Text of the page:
Focus group examination of the habits of traditional Hungarian meat product consumers


  • Erika Bakonyi Kaposvár University, Faculty of Economic Science
  • Nikoletta Böröndi-Fülöp Kaposvár University, Faculty of Economic Science


Traditional food products present a great opportunity in the competition between imported and domestic food products, because most customers acknowledge the value of their authenticity (Szakály et al., 2004). They are well-known in Hungary and abroad. Traditional meat products are especially well-known, and the Hungarian meat industry has a great past and great traditions. In this survey our aim was to get to know consumers' attitudes and consumption and purchase habits related to meat, especially traditional meat products. We made 3 focus group interviews in 3 towns in South-Transdanubia with 8 participants in each group. As a summary of the focus group discussions’ results, it can be said that the participants have good opinions about the Hungarian meat industry. They trust its products, especially the traditional ones, because these are considered to be more natural and thus healthier. The results confirmed that meat is a product of which customers especially want to know the origin. The largest disadvantage of traditional products is perceived to be their price; this seems to be an increasing problem nowadays. However, if they can be sure that they are really buying a good Hungarian product, customers are willing to pay the higher prices. There is need for a reliable quality and authenticity trademark system to this, because consumers currently face too many nominations. The participants consider the traditions-flavours-regions collection to be a good start, but no one had heard about it prior to the meeting of the focus group, so there is a need for its further popularization. Keywords: tradition, meat industry, meat consumption, focus group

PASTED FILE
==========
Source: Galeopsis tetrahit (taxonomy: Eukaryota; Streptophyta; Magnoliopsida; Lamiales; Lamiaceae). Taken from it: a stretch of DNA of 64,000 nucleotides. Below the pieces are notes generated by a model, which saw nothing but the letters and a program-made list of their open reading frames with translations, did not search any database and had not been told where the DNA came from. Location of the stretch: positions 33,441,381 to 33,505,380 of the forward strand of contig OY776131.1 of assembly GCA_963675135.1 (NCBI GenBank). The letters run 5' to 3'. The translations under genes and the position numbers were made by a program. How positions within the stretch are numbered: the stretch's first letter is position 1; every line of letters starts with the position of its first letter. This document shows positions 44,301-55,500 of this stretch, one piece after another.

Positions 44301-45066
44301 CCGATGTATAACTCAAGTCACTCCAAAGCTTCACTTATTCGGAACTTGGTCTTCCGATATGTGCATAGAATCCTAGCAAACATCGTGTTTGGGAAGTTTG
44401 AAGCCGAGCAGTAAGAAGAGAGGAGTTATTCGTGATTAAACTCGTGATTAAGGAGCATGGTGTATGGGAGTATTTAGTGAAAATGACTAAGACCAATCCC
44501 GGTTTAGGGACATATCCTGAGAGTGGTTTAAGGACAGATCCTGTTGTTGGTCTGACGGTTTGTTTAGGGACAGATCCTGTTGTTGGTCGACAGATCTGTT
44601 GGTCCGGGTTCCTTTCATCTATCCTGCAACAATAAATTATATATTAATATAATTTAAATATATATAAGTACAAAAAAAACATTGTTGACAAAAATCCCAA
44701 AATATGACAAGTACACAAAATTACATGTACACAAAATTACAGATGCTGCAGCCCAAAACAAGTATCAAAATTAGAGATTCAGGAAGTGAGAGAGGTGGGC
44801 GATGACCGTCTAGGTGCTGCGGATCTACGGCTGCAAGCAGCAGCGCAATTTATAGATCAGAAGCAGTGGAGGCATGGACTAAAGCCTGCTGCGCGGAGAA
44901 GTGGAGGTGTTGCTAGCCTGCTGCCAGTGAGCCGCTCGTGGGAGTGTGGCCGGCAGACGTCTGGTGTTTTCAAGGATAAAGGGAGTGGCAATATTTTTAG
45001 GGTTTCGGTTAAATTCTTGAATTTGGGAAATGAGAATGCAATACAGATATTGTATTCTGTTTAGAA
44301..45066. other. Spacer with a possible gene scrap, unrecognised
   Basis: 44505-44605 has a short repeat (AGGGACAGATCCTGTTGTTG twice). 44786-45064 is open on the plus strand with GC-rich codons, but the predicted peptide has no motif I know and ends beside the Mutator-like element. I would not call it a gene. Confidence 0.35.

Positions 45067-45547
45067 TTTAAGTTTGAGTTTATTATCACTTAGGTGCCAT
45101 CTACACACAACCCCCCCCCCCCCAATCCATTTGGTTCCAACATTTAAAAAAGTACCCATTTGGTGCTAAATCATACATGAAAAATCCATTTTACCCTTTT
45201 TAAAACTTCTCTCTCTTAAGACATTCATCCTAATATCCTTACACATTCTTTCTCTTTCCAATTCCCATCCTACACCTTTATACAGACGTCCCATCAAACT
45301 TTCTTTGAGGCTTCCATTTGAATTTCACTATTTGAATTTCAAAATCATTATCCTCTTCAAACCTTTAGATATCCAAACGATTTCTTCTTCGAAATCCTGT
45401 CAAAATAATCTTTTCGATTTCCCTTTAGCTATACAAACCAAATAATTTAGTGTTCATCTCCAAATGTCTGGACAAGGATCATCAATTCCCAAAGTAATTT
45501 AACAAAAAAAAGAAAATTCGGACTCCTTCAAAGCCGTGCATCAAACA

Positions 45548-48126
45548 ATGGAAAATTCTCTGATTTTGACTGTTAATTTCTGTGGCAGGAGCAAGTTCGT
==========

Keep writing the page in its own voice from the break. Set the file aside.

How to Cite

Bakonyi, E., & Böröndi-Fülöp, N. (2011). Focus group examination of the habits of traditional Hungarian meat product consumers. Regional and Business Studies, 3(1 Suppl.), 511–515. Retrieved from



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